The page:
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Letter to Helen Clark re West Papua
28 July 2002
Rt Hon Helen Clark,
Dear Helen Clark,
Congratulations on your re-election, and your government's return to power.
The Indonesia Human Rights Committee is writing to you in advance of this years Pacific Islands Forum to request that the New Zealand government takes a strong stand in support of the rights of the people of West Papua.
We are aware that for the previous two years the issue of human rights abuses and violence in West Papua has been the subject of Forum resolutions.
However, this year we believe that there are two further issues which should be supported by the Forum leaders:
The need for a United Nations Review of the 1969 "Act of Free Choice" in West Papua.
As you know there is now a strong international campaign for a Review of the 1969 "Act of Free Choice". The call is gaining momentum from human rights groups, church groups, peace and justice groups and British, Australian and New Zealand members of parliament.
There is growing awareness that the UN which was responsible for supervising the Act of Free Choice, did a gross disservice to the West Papuans by accepting the vote of just 1025 Papuans. These 'representatives' were hand-picked by Indonesian military and police, and forced, under extreme duress, to vote to remain part of Indonesia. Papuans were threatened with being killed if they did not co-operate.
Morevoer the vote as conducted, was contrary to Clause 18 of the 1962 New York Agreement signed between the Netherlands, as former colonial power, and Indonesia. This agreement clearly stated that all adult Papuans had the right to participate in an act of self-determination to be carried out in accordance with international practice.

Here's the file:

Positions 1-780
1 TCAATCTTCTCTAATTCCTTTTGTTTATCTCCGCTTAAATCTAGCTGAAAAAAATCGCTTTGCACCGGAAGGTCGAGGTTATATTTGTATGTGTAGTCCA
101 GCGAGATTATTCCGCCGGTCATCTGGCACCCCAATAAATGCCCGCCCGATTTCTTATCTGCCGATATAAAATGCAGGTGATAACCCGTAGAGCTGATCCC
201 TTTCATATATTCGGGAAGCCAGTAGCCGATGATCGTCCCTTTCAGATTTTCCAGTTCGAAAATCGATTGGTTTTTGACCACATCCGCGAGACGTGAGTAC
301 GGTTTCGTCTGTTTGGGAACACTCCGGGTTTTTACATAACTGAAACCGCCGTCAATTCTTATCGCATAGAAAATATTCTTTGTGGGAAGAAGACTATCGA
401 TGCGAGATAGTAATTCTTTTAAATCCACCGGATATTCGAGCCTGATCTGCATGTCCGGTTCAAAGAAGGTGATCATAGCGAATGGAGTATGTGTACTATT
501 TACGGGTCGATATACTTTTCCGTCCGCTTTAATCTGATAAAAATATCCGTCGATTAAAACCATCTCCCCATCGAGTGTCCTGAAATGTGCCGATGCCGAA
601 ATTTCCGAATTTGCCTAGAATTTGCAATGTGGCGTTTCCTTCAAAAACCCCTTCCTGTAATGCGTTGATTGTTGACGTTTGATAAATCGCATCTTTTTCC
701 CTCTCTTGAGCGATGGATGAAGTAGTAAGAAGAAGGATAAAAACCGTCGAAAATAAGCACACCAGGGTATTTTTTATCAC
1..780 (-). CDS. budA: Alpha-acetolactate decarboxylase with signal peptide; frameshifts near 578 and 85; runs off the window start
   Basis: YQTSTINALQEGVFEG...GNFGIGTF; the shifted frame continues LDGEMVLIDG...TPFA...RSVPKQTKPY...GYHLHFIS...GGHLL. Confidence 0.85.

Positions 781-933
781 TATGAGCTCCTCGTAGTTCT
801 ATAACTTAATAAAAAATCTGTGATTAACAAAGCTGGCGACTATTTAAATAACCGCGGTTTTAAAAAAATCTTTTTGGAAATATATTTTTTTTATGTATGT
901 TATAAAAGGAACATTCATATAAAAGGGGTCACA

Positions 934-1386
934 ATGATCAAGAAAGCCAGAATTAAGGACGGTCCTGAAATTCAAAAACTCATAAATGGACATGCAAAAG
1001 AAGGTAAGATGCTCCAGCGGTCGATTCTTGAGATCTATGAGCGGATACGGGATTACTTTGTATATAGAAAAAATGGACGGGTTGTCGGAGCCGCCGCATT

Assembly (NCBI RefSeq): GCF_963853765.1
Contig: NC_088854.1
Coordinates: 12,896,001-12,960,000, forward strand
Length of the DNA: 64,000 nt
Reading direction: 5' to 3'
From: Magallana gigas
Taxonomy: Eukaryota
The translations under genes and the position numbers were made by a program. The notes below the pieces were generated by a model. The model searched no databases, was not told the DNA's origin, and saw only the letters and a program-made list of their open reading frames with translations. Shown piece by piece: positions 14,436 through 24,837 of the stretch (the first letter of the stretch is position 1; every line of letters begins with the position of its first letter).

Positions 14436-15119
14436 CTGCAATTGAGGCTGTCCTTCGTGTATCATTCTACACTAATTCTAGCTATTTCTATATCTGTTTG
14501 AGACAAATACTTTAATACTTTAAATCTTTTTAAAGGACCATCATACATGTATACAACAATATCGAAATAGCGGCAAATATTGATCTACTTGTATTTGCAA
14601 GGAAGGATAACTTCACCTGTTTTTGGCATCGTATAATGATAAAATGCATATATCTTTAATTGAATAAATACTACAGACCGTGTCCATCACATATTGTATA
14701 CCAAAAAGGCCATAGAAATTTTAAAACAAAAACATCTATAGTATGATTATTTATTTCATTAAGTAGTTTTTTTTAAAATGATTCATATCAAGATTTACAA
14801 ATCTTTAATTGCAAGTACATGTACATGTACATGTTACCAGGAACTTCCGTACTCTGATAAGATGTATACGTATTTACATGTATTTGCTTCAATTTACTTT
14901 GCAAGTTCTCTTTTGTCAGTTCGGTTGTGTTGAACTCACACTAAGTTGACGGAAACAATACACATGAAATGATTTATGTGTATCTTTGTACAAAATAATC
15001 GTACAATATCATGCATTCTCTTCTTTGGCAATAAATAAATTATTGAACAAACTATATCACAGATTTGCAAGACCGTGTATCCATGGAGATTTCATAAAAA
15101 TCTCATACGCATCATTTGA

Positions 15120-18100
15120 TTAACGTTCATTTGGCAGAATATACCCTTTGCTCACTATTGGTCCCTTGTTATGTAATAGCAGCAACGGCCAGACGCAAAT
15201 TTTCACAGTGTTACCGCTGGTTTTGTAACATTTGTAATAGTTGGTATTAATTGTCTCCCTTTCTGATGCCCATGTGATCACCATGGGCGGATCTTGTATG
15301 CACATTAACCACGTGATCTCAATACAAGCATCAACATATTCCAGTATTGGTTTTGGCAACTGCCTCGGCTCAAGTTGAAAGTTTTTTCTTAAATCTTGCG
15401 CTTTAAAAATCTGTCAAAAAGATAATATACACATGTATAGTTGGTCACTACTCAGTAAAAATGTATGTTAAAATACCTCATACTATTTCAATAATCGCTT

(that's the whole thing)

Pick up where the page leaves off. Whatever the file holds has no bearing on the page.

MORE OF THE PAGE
Late last year UN official Chakravarthy Narasimhan who helped to organise the Indonesian take-over described the Act of Free Choice as a "whitewash". Since this Act of "No" Choice, it is estimated that at least 100,000 Papuans have died in ongoing conflict, and a new military and militia build-up raises fears of more killing.
There has been a recent influx of Laksar Jihad militia into the territory and the violent deaths of West Papuan leaders, Chief Theys Eluay, chairman of The Papuan Presidium Council Yafeth Yelemaken, director of the Civilian Custom Institute in Wamena, have heightened tensions to breaking point.
The review conducted into the United Nations' role in peacekeeping in Rwanda in 1994 is a clear precedent for the United Nations to review and be held accountable for its past practice
The need for West Papuan representatives to be granted observer status at the Pacific Islands Forum
West Papua has always been considered a part of the Pacific Community and was a former member of the South Pacific Commission (SPC). A West Papuan leader Mr. Marcus Kaisiepo attended the first SPC Conference held in Fiji in 1950 and West Papuans continued to participate in the SPC meetings until the Dutch ceded its authority to the United Nations Temporary Executive Authority (UNTEA) in 1962).
We understand the criteria for observer status agreed by Forum Leaders is - "a Pacific Island territory on a clear path to achieving self-government or independence may be eligible for observer status at the forum, subject to the approval of Forum Leaders".
As West Papua has been granted special autonomy by Indonesia, we believe this criteria fits an autonomous West Papua. Also, as Indonesia is now a post Forum dialogue partner, we believe if West Papua was granted observer status, it would be an excellent arena for the West Papuan leadership and Indonesia representatives to discuss peaceful ways forward for the province
We also urge you to encourage the Indonesian government to control its military in the province and to raise concerns about the dangers the Laskar Jihad pose for stability in West Papua. Stability and mutual trust are essential to promote peaceful dialogue between all parties wishing to solve the problems in the province
Copy to Keith Locke, Foreign Affairs Spokesperson, Green Party.